ibid. 1990,115.33; d) D. J. Lavorato, J. K. Terlouw, T. Dargel, W. Koch, G . A.
McGibbon, H. Schwarz, 1 Am. Chem. Soc. 1996,118,11898; e) G.A. McGibbon, J. HruSak, D. J. Lavorato, H. Schwarz, J. K. Terlouw, Chem. Eur. J. 1997,
3, 232.
For a recent review, see: N. Goldberg, H. Schwarz, Acc. Chem. Res. 1994,27,
347.
V. Q . Nguyen, F. Turecek, J: Mass Spectrom. 1996, 31, 1173.
Gaussian 94 (Revision B.31, M. J. Frisch, G. W. Trucks, H. B. Schlegel,
P. M. W Gill, B. G. Johnson, M. A. Robb, J. R Cheeseman, T. A. Keith, G. A.
Petersson, J. A. Montgomery, K. Raghavachari, J. B. Foresman, J. Cioslowski,
B. B. Stefanov, A. Nanayakkara, M. Challacombe, C . Y. Peng, P. Y. Ayala, W.
Chen, M. W. Wong, J. L. Andres, E. S . Replogle, R. Gomperts, R. L. Martin,
D. J. Fox, J. S . Binkley, D. J. DeFrees, J. Baker, J. J. P. Stewart, M. Head-Gordon, C. Gonzales, J. A. Pople, Gaussian Inc., Pittsburgh PA, 1995.
Ill] According to our calculations Frank-Condon type neutralization of the radical cations at their optimized geometries results in vibrationally excited molecules 1-3, but theenergy deposited (9.9.8.7, and 11.9 kcalmol-', respectively)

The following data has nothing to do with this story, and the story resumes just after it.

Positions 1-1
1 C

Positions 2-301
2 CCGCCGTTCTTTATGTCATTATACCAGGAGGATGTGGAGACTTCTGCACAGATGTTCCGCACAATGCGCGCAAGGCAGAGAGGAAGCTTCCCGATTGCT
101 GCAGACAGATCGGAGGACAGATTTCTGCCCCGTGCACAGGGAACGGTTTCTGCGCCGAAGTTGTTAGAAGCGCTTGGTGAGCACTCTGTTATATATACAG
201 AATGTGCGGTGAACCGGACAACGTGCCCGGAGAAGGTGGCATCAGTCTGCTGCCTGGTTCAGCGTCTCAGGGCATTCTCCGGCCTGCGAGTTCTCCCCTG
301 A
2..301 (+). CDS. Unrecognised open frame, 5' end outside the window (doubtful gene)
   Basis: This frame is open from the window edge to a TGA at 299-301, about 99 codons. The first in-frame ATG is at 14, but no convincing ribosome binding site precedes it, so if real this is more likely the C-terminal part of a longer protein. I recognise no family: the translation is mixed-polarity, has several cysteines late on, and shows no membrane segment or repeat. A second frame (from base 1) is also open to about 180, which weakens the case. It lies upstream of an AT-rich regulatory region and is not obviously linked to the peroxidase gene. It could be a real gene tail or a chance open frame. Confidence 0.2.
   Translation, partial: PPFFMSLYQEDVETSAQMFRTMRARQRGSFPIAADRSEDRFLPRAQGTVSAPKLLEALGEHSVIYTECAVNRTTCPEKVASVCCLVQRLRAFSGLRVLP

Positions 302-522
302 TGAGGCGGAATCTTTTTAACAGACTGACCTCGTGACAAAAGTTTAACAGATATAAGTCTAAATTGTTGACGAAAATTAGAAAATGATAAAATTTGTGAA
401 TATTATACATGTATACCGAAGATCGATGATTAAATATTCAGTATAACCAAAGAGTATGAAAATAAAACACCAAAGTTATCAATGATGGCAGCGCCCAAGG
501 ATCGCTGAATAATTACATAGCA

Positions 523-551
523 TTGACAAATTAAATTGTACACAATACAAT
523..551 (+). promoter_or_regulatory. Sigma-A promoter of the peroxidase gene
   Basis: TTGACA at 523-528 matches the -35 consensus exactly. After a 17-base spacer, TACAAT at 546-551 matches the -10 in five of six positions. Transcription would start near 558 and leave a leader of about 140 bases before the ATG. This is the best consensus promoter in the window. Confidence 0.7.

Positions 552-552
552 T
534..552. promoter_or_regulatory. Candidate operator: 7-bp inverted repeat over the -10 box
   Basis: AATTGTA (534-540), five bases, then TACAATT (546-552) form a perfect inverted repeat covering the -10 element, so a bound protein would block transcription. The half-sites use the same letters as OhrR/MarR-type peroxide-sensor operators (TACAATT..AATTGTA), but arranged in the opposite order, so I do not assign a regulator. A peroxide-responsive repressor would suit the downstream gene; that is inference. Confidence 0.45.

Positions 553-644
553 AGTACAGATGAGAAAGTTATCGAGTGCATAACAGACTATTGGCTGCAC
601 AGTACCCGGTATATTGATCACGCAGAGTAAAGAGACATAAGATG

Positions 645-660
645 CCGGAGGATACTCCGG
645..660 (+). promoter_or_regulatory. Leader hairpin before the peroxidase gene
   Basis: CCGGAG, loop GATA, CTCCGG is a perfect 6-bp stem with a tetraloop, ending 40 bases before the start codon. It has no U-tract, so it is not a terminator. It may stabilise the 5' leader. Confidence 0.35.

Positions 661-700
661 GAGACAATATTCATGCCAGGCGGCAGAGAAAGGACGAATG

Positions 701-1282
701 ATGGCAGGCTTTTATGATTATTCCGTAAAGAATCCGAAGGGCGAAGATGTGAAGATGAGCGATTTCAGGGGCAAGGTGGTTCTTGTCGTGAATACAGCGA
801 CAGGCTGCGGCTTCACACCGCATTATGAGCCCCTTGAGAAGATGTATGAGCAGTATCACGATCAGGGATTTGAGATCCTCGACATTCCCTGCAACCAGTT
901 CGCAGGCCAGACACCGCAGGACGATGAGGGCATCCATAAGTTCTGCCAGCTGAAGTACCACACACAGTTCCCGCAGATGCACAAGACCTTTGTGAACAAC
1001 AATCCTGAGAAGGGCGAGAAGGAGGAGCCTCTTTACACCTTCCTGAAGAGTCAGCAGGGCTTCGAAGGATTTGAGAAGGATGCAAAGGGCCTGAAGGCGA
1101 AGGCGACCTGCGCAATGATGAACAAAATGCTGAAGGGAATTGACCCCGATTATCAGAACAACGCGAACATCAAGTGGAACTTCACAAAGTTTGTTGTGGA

is insufficient to enable their interconversion
[12] a) J. H. Bowie, R G. Cooks, S . 0. Lawesson, G. Schroll, Aust. J: Chem. 1967,
20, 1613; b) R. Hodges, M Grimmet, ibid. 1968, 21, 1086; c) K. J. Klebe, J. J.
0570-0833/97/3613-1480$17.50+.50/0
Angew. Chem. Int. Ed. Engl. 1997, 36, No. 13/14
COMMUNICATIONS
Houte, J. van Thuijl, Org. Muss Spectrom. 1971,5, 1101; d) J. van Thuijl, K. J.
Klebe. J. 3. Houte, ihid. 1972, 6, 1363; e) G. Bouchoux, Y Hoppilliard, ibid.
1977, 12, 196; f) J. Main-Bobo, S. Olesik, W Gase, T. Baer, A. A. Mommers,
J. L. Holmes. J. Am. Chem. Soc. 1986, 108, 106.
[13] K. L. Busch. G. L. Glish, S. A. McLuckey, Muss Spectromerry/Muss Spectronwtrj, Techniques and Applicutions of Tundem Muss Spectrometry, VCH,
New York, 1988.
[14] The VG Analytical ZAB-R mass spectrometer at McMaster University has a
three-sector BEE (B = magnet, E = electric sector) configuration, see: H. F.
van Garderen. P. J. A. Ruttink, P. C. Burgers, G . A. McGibbon, J. K. Terlouw,
Int. J. Muss Spectrom. Ion Processes 1992, 121, 159.
[15] The modified VG ZAB/HF/AMD at the TU Berlin is a four-sector instrument
with a BEBE configuration, see: a) R. Srinivas, D. Siilzle, T. Weiske, H.